Persons X, Y, and so on (or, alternatively, those persons with feature F) collectively intend to perform action A [...] if and only if X, Y, et al. are jointly committed to intend as a body to perform A.64

It is the ‘intend as a body’ that is doing a lot of work in this definition and, in many ways, is the kernel of the question: this involves ‘together to constitute, as far as is possible, a single body that intends to do that thing.65 So, a commitment to tidy up the beach as a group does not mean that each member of the group has a commitment to tidy up the beach individually, it means that each member belongs to a group whose intention is to tidy up the beach (although, of course, the individual intention might also be present). Being part of a group with this intention does not even involve clearing up the beach.

Accounts like Gilbert’s and that of Joel Feinberg,66 who also deals with the moral consequences of collective intentions, provide us with a useful way into questions of autonomy and moral responsibility, although, at least on the most obvious reading, they each provide accounts that leave moral autonomy undisturbed. Gilbert’s reading places emphasis on the epistemic factors involved in the joint nature of joint intentions - did the person joining the group know precisely what the commitment to action was and what it involved ? If this is the key factor, it leaves autonomy intact, as the decision-making process allows the moral agent to be a law entirely to themselves. There is nothing that is being imposed from without; the choice to enter the group is freely made, and even after this decision comes into force the member can leave at any time so does not sacrifice any autonomy.

Gilbert’s account is, in fact, somewhat more nuanced than this picture of group intentions, which does not seem to reflect any real-life situation. Joint and collective action and intentions as detailed above, preserving autonomy completely, are quite easy to understand when one is discussing small groups who have all been personally known to each other when various intentions have been formed. They are much more difficult to understand when we are discussing large populations and group members who do not know each other. Gilbert is happy to accept intentions as joint even when not everyone in the group knows everyone else in the group, thus stretching the boundaries of what might count as agreement.

If we accept that autonomy as moral agents cannot be fully preserved in the case of a lot of joint intentions and collective actions, we are left with a number of options. Firstly, we might decide that, whilst there can be joint-ness of action and intention, we cannot regard these actions as some kind of model for how social life should operate. This is an objection from a moral philosophy point of view. Secondly, there might be a metaphysical objection: we might decide that there are no collective actions and joint intentions in the sense that is being described here, but rather actions and intentions involving a group of people that involves the over-riding of individual autonomy but not really joint-ness of action or intention. Joint-ness of intention and action therefore presents no particular problem, other than as an example of how personal autonomy can be over-ridden, with negative practical consequences. Both of these objections are to miss the practical point that a lot of action and intention in our social lives simply does have this j oint character. Again, a transcendental argument can easily be formed. Given the way our social lives seem to work, what must be true of the way that the intentions and actions that are part of these social lives, forming the backbone of morally relevant action, are developed and played out? A certain degree of joint-ness seems to be present.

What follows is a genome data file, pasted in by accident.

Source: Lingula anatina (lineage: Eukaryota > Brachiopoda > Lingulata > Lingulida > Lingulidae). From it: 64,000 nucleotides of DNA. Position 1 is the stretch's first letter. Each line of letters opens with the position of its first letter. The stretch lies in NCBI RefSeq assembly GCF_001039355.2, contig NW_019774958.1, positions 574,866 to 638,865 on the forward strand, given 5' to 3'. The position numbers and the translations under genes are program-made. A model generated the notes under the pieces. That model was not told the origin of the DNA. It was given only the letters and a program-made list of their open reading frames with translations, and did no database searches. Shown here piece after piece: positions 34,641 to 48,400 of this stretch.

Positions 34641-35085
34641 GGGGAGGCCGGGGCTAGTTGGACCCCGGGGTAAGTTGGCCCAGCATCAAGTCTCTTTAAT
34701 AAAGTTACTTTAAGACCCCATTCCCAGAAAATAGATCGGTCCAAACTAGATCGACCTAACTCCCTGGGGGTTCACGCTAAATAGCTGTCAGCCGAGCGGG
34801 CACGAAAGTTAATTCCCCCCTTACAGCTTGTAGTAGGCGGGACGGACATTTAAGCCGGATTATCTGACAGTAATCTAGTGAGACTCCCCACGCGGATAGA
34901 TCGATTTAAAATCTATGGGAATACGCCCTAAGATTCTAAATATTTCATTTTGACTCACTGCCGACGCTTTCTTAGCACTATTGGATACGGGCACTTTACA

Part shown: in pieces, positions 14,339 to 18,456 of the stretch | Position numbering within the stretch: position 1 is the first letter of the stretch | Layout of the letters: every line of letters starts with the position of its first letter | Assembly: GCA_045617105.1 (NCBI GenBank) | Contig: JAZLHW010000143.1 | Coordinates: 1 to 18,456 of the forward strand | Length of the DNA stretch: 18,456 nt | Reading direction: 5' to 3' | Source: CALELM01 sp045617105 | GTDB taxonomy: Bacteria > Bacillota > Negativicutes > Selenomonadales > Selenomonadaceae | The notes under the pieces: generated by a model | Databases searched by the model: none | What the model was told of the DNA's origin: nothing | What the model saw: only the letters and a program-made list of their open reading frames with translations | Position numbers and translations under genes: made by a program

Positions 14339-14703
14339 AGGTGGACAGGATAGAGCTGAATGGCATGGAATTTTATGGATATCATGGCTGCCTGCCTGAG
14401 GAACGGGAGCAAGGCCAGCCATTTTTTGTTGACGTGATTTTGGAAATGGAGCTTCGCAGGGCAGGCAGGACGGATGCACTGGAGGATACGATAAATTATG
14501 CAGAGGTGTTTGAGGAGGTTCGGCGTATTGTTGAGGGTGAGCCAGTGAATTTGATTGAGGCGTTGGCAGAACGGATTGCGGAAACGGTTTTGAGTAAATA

If we accept that there are such things as joint intentions and collective actions, and that these phenomena simply do have an effect on autonomy as applied to the moral sphere, one obvious move is to approach moral social life in a Hegelian, rather than a Kantian, manner. It is something of an oversimplification to suggest that Kant treats the moral subject as if it exists in a vacuum, a self-legislating subject over and above the social world and Hegel, on the other hand, sees the self as free only in the Other, so that we can observe a Kantian and a Hegelian pole as far as autonomy and freedom is concerned. Kant does have an account of the social world, and nowhere is this more evident than in his account of forgiveness, which I discuss in more detail in Chapter Five.67 Indeed, he has a notion of moral development and progress which proceeds at the societal level, so we certainly are not atoms separated entirely from one another in the moral sphere for Kant. It is true to say, though, that Hegel goes much further in describing the extent to which our freedom is bound up with the Other, and therefore quite natural that an account which sees the restrictions on autonomy as a vital part of moral agenthood, rather than a barrier to it, arises from the Hegelian tradition. For Judith Butler, this is the case. She describes and argues for a narrative view of moral agenthood which takes into account limited autonomy, not as a restriction on autonomy and freedom, but in some ways as a condition of it. Autonomy presupposes a kind of self-knowledge that Butler does not think is available to us - for her, the self is in some respects opaque to the self. The key quote is to be found here: